Reflecting on the past, these are my views and hopes toward the 2017 season for the Green Bay Packer
Last season was a slippery slope for the Packers’ fans. It started out with the high note of having WR Jordy Nelson back from a year-long absence due to a torn ACL, but then went south when the team hit a 4-6 mark that looked like the season was already lost.
Then came Aaron Rodgers’ famous “run the table” press conference, where he almost got too cocky about the team’s chances to come back from that. But the Packers delivered. They ran the table, clinched NFC North for the 5th time in 6 years, and went on to face the Atlanta Falcons for the NFC Championship. That 44-21 score felt like the worst of times.
The 2016 playoffs showcased both the strengths and the weaknesses of the team. Looking back on them, one thing is crystal clear: while having Aaron Rodgers as a quarterback and as a leader is a huge strength for the Packers, depending on him has become a liability over the years.
We’re a month away from the Pro FootballHall of Fame Game and the return of football-infused days and nights. With a few weekends left until we can put our jerseys back on to cheer for our teams, I have devised a mini-marathon of football related movies to enjoy with your fellow NFL fans.
(Also, this marks my first cinematic contribution to NFLFemale. I’ll be reviewing movies about football once a week for as long as I can find them.)
Remember the Titans (2000)
A family classic! Set in 1960’s Virginia, this movie stars Denzel Washington as Herman Boone, an African American football coach set with the task of leading a recently integrated high school team in small town Alexandria. The newly-formed Titans face a tough season, but also the need to overcome fear, ignorance, and hatred in order to become a real football team. It’s a feel-good movie –produced by Disney and Jerry Bruckheimer– and includes performances by Will Patton, Hayden Panettiere, and a young Ryan Gosling.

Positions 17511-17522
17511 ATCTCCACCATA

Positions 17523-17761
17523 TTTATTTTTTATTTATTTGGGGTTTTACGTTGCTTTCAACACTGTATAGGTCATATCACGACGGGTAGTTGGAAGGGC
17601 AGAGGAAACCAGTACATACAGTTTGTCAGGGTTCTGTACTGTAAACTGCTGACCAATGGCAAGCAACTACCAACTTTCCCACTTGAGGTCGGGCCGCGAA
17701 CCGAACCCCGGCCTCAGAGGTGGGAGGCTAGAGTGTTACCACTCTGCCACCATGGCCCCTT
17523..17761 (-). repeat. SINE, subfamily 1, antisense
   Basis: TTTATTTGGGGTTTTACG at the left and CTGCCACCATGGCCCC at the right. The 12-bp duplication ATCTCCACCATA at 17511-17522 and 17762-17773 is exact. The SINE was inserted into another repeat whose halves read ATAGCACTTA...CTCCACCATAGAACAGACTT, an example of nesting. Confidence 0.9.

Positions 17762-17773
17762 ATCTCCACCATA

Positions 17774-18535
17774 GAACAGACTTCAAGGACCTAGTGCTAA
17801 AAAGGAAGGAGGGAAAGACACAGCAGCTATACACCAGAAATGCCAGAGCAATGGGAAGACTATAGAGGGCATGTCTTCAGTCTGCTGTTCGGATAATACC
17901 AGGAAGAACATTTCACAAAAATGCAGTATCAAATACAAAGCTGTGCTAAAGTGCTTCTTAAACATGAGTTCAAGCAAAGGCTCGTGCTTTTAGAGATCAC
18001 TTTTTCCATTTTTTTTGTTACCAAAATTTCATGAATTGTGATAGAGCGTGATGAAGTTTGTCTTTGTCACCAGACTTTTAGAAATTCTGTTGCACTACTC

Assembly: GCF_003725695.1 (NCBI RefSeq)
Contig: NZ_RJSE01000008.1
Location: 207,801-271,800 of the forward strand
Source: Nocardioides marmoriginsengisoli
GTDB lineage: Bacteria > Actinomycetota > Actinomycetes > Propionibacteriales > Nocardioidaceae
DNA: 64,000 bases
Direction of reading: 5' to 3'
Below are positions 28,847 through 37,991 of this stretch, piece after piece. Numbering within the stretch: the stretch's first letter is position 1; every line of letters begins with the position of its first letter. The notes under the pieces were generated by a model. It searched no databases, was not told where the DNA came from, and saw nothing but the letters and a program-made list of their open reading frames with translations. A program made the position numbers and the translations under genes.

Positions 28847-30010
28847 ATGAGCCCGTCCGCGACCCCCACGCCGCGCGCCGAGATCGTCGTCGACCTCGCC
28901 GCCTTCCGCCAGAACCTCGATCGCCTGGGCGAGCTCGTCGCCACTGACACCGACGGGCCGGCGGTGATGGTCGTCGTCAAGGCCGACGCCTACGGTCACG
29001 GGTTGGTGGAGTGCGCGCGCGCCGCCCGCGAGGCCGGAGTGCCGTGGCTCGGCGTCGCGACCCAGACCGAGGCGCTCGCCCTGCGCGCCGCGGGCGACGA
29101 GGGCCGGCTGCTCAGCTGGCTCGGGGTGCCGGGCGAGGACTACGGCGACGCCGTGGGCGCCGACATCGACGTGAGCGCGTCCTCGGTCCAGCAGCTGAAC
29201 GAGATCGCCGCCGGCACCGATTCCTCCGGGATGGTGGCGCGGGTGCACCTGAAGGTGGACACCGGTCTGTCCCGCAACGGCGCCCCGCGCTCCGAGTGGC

From April 4-8, the Green Bay Packers gave back to the Wisconsin and Northern Michigan communities with their yearly Tailgate Tour.
Saturday April 8th saw the end of the Green Bay Packers’ 12th annual Tailgate Tour. From April 4th through 8th, a group of Packers (both current and former) players embarked on this on-the-road charity event that raised funds for six different non-profit organizations. The players involved visited towns in Wisconsin and Upper Michigan to connect with their fans in person and give back to the community. The lucky cities to receive the Tailgate Tour were Medford, Ashland, Houghton, Rhinelander, and Iron Mountain.
This year, the Packers Tailgate Tour included current players Brett Hundley, Aaron Ripkowski and Jake Ryan; former players Robert Ferguson, Ahman Green and Ryan Longwell; as well as Packers President/CEO Mark Murphy.
With surprise stops that allow the Packers to reach out to a wider part of their fans in hospitals, schools, and community centers, the tour gives everyone a chance to enjoy a good time with their idols while helping out local charities. Over 2.3 million dollars have been raised for local nonprofits in the 12 years duration of the Tailgate Tour.
The Tailgate parties help fans connect with the Packers through Q&A sessions and autograph signing. However, according to the players themselves, this is a unique chance for them to both get to know their fanbase better and thank them for the constant support.